Three next steps were identified in the technical session:

  1. To collate and formalise the current state of the art to form a technological toolbox to support international knowledge sharing;
  2. To progress and share information on retrievability scenarios and risk analysis; and
  3. To assess the possibility of a common demonstrator programme within EURAD2 or the IGD-TP.

Technical topic 2: “Heat generating waste containers”

This technical topic focussed on reviewing the technology readiness and development of alternative ‘next generation’ disposal container materials/designs.  The aim for the session was to help to support concept selection/development for earlier stage disposal programmes and also concept optimisation for the more advanced disposal programme concepts.  The session aim was to highlight the state-of-the-art in container materials and design, covering ceramic containers, supercontainer concepts and alternative candidate container materials.  The session objective was to develop areas of commonality in terms of future WMO RD&D needs.

Michelle Cowley (RWM) reported back that this session included extensive representation from WMOs, very helpful contributions from TSOs and active contributions from REs, and had representatives from 12 countries.

Three presentations were provided by WMO representatives, covering ceramic containers (Nathalie Texier-Mandoki, Andra), coated containers (Nikitas Diomidis, Nagra) and supercontainers (Séverine Levasseur, ONDRAF/NIRAS), with active discussion following each presentation.

Discussion regarding ceramic containers noted that:

  • ceramic technology is less mature and its key vulnerability is its mechanical properties;
  • a key advantage for a clay geological environment is that ceramic containers do not generate gases as they corrode;
  • the corrosion rate is extremely slow;
  • there is limitation on container length with currently available technology, which may impact use as a container for SF;
  • container closure is being actively investigated using a variety of thermal techniques;
  • no inspection technologies were identified;
  • nuclear waste disposal is the only area of industry which appears to have a requirement for ceramic components of this scale;
  • there was interest in continued collaboration in this area, particularly in conjunction with container coatings research.

The container coatings discussion covered:

  • there are a number of materials available for coating containers (e.g. Cu, Ni, Ti, metal alloys and ceramics)
  • containers require careful handling to ensure the coating remains intact;
  • there are potential sustainability benefits through reduced use of particular materials;
  • container closure is the main limitation and would require more research;
  • other limitations include repair of coatings and inspection techniques;
  • the cost of some coatings can be relatively high;
  • coated containers are still susceptible to corrosion issues seen with single metal containers, but the behaviour can be more predictable;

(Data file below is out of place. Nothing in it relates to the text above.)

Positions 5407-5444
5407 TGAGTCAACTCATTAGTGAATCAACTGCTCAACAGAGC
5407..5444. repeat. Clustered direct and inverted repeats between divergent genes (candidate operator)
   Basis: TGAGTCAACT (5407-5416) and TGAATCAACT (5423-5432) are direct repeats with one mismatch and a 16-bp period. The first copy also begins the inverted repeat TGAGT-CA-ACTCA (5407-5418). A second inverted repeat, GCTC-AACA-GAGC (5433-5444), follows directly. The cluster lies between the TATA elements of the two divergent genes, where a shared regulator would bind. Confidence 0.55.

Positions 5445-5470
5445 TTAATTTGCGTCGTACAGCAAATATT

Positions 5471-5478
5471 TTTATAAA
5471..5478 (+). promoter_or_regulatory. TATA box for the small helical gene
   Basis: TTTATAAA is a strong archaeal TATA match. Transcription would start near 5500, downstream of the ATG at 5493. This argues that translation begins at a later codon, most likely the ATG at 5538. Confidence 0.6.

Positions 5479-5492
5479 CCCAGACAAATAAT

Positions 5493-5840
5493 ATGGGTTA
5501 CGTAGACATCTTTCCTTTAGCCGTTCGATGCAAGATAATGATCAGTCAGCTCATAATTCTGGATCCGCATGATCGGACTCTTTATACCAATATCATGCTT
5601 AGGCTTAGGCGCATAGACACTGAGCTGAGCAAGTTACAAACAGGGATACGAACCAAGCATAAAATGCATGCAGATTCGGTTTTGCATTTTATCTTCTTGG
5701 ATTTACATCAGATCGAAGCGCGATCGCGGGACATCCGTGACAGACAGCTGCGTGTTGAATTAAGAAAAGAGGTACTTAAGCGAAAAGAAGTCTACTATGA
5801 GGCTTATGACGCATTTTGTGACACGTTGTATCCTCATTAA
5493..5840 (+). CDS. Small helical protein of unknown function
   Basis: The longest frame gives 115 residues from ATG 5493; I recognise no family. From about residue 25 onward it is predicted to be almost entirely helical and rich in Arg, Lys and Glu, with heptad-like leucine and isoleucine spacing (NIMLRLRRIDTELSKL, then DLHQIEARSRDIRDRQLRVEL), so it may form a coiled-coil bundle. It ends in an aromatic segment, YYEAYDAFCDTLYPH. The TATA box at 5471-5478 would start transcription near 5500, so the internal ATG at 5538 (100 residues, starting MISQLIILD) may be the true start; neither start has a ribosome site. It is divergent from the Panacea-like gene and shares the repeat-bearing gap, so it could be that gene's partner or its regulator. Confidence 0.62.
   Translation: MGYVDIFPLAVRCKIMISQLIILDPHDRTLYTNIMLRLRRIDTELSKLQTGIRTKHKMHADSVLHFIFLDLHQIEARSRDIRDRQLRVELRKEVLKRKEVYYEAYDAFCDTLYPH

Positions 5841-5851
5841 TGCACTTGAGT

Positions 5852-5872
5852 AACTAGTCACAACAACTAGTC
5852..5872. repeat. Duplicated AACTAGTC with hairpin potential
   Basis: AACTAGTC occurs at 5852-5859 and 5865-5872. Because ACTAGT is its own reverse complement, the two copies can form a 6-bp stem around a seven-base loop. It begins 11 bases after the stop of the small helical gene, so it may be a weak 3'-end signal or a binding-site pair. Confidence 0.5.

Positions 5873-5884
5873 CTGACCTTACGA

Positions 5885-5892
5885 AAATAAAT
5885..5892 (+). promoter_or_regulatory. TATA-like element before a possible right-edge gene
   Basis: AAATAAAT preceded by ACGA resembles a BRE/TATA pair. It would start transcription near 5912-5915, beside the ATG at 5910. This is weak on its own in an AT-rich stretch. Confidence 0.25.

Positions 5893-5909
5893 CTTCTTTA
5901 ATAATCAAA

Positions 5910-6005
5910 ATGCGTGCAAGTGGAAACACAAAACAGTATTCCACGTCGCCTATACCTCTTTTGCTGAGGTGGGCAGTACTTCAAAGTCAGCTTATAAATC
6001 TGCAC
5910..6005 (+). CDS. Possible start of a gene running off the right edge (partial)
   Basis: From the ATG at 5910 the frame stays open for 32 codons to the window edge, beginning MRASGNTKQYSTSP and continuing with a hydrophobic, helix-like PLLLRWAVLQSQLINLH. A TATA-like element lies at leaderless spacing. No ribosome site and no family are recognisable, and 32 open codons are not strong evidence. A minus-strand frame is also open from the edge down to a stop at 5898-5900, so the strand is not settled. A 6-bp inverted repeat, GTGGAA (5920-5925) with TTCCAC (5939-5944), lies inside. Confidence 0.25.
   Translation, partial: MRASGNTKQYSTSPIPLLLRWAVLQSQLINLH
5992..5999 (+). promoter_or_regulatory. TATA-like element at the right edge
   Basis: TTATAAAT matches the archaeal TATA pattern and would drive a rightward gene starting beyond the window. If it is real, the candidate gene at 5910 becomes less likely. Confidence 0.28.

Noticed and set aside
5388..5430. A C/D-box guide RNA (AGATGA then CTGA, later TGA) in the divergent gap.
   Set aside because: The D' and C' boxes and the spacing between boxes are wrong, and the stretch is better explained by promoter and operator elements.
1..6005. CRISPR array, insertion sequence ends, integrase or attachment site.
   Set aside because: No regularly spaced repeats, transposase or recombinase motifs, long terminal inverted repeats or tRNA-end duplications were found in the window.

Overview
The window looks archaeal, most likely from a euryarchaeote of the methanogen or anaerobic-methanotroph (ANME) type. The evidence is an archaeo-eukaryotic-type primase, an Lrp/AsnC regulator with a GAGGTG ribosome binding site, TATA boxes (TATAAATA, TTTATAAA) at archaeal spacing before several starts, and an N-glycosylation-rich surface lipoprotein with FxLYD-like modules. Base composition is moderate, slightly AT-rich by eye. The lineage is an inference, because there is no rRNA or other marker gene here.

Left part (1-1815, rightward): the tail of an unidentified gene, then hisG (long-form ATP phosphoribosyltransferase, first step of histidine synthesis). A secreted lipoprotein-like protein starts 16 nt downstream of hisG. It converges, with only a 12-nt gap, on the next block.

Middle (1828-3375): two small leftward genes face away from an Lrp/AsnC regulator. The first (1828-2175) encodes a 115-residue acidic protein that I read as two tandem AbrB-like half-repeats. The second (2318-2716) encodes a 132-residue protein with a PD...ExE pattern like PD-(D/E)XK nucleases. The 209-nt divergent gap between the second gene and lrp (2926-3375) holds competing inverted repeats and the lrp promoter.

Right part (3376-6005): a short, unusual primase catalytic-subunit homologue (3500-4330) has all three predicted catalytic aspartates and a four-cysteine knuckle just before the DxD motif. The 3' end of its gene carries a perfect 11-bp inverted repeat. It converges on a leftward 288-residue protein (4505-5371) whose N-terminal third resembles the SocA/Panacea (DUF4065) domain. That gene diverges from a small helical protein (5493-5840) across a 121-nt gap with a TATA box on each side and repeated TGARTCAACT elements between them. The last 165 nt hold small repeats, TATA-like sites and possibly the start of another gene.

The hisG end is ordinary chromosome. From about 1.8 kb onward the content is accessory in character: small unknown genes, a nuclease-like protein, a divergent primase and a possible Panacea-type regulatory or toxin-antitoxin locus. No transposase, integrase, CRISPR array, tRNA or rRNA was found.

• BEP Surface Technologies offered to host a meeting to discuss areas for collaboration.

The supercontainer discussion covered:

  • the key driver for the supercontainer concept is operational safety;
  • there are predictability and quality control benefits to using industry-standard products over natural products;
  • the main limitation is keeping cement intact as the package is transported and emplaced;
  • supercontainers improve shielding in the operational phase;
  • sharing of knowledge is beneficial as the broad concept has potential, but its national implementation is driven by requirements of specific geological environments;
  • there is less potential for collaborative RD&D.

The session concluded that:

  • ceramics are promising but represent a significant challenge due to their low technology readiness level (TRL);
  • the opportunity to drive ceramics development forward at pace is through industry collaboration;
  • there is an opportunity to create adaptable designs;
  • understanding other factors (e.g. heat, legal requirements) also needs to be considered in container development;
  • coated containers were considered to be the most transferrable across different host rocks;
  • the majority of the session attendees were supportive of further discussion on container coatings;
  • an action was agreed to hold a follow-up meeting (hosted by BEP Surface Technologies) to discuss concepts that include ceramics and coated containers.

Technical topic 3: “Progress in site investigation and characterisation techniques”

A geological disposal site characterisation programme will need to meet the information requirements of the design and disposal system safety assessments and also contribute towards the development of a site descriptive model.  Typically, a site characterisation team will need to define the parameters to be measured to provide this information.  This technical session sought to address advanced site characterisation techniques.  It covered investigation and modelling of the biosphere and geosphere according to typical higher-strength rock and lower-strength sedimentary rock repository requirements.  It also addressed the process for site selection before and after advanced site characterisation, and site characterisation during construction and operational phases.  This technical session sought to address aspects of advanced site characterisation techniques and identify topics for potential knowledge transfer towards emerging programs.